There are several models of insurance to help fund aged care. One model is similar to what is found in the United States, where a customer pays an insurance premium each year and the insurance provider then covers (at least part) of the actual cost of getting professional care. But this restricts the customer to getting formal professional care if they become disabled or incapacitated.

Another model, somewhat similar to the system in France, has customers paying a premium each year and then receiving cash payments if they require aged care. Under this arrangement the insurer pays an agreed amount of money each year if the customer is disabled or incapacitated. There is no restriction on how that money might be used. This model is more flexible, and allows the customer choice over who provides care (it might be a family member) and where they reside.

Aged care is costly and growing

People now aged 65 have close to a three in five chance of needing some type of formal care over the remainder of their lives and around a two in five chance of spending at least some time in residential care.

The cost for this care can run from around A$1,000 each year for basic home support, to around A$65,000 each year for residential aged care. The cost is typically shared between the care receiver and the federal government.

Home care supports people to live independently in their own home. This can range from help with housework or managing medicine, to nursing services and palliative care. Residential care is for people who depend on ongoing nursing and includes accommodation in an aged care institution.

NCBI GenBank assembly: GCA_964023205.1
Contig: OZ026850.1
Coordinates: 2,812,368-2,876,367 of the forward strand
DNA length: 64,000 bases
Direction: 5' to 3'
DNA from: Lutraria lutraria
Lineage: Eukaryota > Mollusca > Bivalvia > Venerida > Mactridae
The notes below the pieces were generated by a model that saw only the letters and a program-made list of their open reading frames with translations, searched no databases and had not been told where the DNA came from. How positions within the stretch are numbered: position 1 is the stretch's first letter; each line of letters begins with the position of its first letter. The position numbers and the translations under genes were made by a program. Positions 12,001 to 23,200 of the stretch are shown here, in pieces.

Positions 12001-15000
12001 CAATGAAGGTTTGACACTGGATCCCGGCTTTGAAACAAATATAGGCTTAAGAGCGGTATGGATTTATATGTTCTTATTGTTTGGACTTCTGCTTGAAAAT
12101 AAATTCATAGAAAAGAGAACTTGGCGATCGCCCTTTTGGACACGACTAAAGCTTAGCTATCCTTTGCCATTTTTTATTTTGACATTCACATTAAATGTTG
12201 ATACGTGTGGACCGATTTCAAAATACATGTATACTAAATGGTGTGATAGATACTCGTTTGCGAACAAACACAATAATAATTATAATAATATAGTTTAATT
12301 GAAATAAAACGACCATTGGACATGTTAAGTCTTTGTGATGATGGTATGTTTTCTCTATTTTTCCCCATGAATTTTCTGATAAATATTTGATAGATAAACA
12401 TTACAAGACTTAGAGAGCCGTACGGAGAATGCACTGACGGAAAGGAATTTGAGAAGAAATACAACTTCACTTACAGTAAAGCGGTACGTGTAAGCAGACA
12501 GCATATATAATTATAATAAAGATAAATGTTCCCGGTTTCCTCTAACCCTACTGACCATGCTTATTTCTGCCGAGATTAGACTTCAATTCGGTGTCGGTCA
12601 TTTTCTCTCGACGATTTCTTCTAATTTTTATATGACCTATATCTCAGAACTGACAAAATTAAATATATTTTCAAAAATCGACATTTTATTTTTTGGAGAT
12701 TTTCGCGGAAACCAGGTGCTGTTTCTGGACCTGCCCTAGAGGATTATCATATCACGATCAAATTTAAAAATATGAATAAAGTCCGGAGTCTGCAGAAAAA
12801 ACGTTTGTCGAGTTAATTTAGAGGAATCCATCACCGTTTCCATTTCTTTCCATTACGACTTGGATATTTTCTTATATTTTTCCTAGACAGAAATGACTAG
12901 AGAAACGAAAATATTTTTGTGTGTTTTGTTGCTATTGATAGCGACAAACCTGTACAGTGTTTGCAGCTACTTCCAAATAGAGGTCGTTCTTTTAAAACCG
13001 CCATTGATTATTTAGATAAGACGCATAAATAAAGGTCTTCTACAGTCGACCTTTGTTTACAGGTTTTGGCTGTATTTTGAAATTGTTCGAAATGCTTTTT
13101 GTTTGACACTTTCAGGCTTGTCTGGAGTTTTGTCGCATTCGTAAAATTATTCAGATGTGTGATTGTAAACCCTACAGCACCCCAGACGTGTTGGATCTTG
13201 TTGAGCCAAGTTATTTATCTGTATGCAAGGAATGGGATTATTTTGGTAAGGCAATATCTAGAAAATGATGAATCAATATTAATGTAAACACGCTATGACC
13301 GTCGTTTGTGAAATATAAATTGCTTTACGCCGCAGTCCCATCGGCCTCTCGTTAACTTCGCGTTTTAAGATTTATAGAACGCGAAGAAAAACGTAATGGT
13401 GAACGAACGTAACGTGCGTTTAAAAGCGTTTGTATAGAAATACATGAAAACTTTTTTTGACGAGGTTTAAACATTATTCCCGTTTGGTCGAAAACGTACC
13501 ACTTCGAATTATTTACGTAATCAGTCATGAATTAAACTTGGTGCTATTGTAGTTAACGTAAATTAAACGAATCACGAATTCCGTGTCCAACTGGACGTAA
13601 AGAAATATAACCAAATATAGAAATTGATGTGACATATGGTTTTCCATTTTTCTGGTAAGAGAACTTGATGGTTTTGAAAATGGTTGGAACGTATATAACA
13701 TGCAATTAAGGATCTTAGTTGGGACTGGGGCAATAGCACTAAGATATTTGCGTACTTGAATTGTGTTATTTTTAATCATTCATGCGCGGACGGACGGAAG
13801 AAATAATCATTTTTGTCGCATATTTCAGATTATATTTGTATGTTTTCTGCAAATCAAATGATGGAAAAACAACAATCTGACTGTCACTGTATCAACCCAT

People on the full Age Pension pay 17.5% of their pension as a basic fee for in-home care, or 85% of their pension for residential care. Better-off pensioners also pay an additional fee that rises with their income up to certain limits.

But despite the cost sharing, the federal government’s share is high and rising. Federal government expenditure on aged care is now around 1% of GDP and is expected to rise to around 1.8% by 2050.

Around 80% of people who receive some aged care also get informal help, often from family or friends. While this care is unpaid and hard to value, it is likely to be worth around 4% of GDP and can lead to a loss of earnings and emotional strain for the care giver.

There is demand for insurance

Insurance could be a solution to the scale, scope and cost of aged care. But in Australia, there is little on offer. Our research shows that a majority of middle aged Australians would purchase aged care insurance in the form of an income stream that pays extra if they suffer ill health.

We asked people to choose between several options for funding their aged care. A life annuity (a regular, life-long income of around A$25,000 p.a. including the Age Pension), aged care insurance (paying about A$26,000 in ill health or disability), and an account-based pension (such as superannuation).

Men chose to use 25% of their retirement savings of A$175,000 on the life annuity, about 15% on aged care insurance and placed the remainder in the account based pension. Women made similar allocations. Overall, people chose insurance payments that were similar to the actual costs of aged care.

Insurance that provides an income rather than reimbursements suits people who prefer informal, in-home care. This is most likely to be women who think they need high level, informal care. Men who thought they would need informal care did not choose the insurance.

Women’s willingness to fund informal care with income could be related to an anticipation that they will outlive their partners, a desire not to “be a burden” to their family, an intention to make gifts to children who care for them, or a wish for flexibility and control.